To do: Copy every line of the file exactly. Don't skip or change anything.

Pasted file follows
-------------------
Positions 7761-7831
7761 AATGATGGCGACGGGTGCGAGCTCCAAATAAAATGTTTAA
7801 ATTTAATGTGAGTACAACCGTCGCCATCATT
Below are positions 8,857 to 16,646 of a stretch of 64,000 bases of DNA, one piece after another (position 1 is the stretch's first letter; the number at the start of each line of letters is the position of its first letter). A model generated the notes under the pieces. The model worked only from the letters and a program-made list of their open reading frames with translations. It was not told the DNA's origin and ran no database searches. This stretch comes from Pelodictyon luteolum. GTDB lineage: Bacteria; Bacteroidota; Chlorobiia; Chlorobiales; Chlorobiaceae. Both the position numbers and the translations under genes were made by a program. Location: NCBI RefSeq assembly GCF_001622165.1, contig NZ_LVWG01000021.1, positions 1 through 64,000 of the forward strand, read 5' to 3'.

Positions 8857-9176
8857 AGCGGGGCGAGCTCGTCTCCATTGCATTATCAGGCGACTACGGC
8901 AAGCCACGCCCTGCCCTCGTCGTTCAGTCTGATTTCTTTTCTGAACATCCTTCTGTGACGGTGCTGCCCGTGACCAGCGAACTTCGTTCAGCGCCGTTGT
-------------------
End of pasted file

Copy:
Positions 7761-7831
7761 AATGATGGCGACGGGTGCGAGCTCCAAATAAAATGTTTAA
7801 ATTTAATGTGAGTACAACCGTCGCCATCATT
Below are positions 8,857 to 16,646 of a stretch of 64,000 bases of DNA, one piece after another (position 1 is the stretch's first letter; the number at the start of each line of letters is the position of its first letter). A model generated the notes under the pieces. The model worked only from the letters and a program-made list of their open reading frames with translations. It was not told the DNA's origin and ran no database searches. This stretch comes from Pelodictyon luteolum. GTDB lineage: Bacteria; Bacteroidota; Chlorobiia; Chlorobiales; Chlorobiaceae. Both the position numbers and the translations under genes were made by a program. Location: NCBI RefSeq assembly GCF_001622165.1, contig NZ_LVWG01000021.1, positions 1 through 64,000 of the forward strand, read 5' to 3'.

Positions 8857-9176
8857 AGCGGGGCGAGCTCGTCTCCATTGCATTATCAGGCGACTACGGC
8901 AAGCCACGCCCTGCCCTCGTCGTTCAGTCTGATTTCTTTTCTGAACATCCTTCTGTGACGGTGCTGCCCGTGACCAGCGAACTTCGTTCAGCGCCGTTGT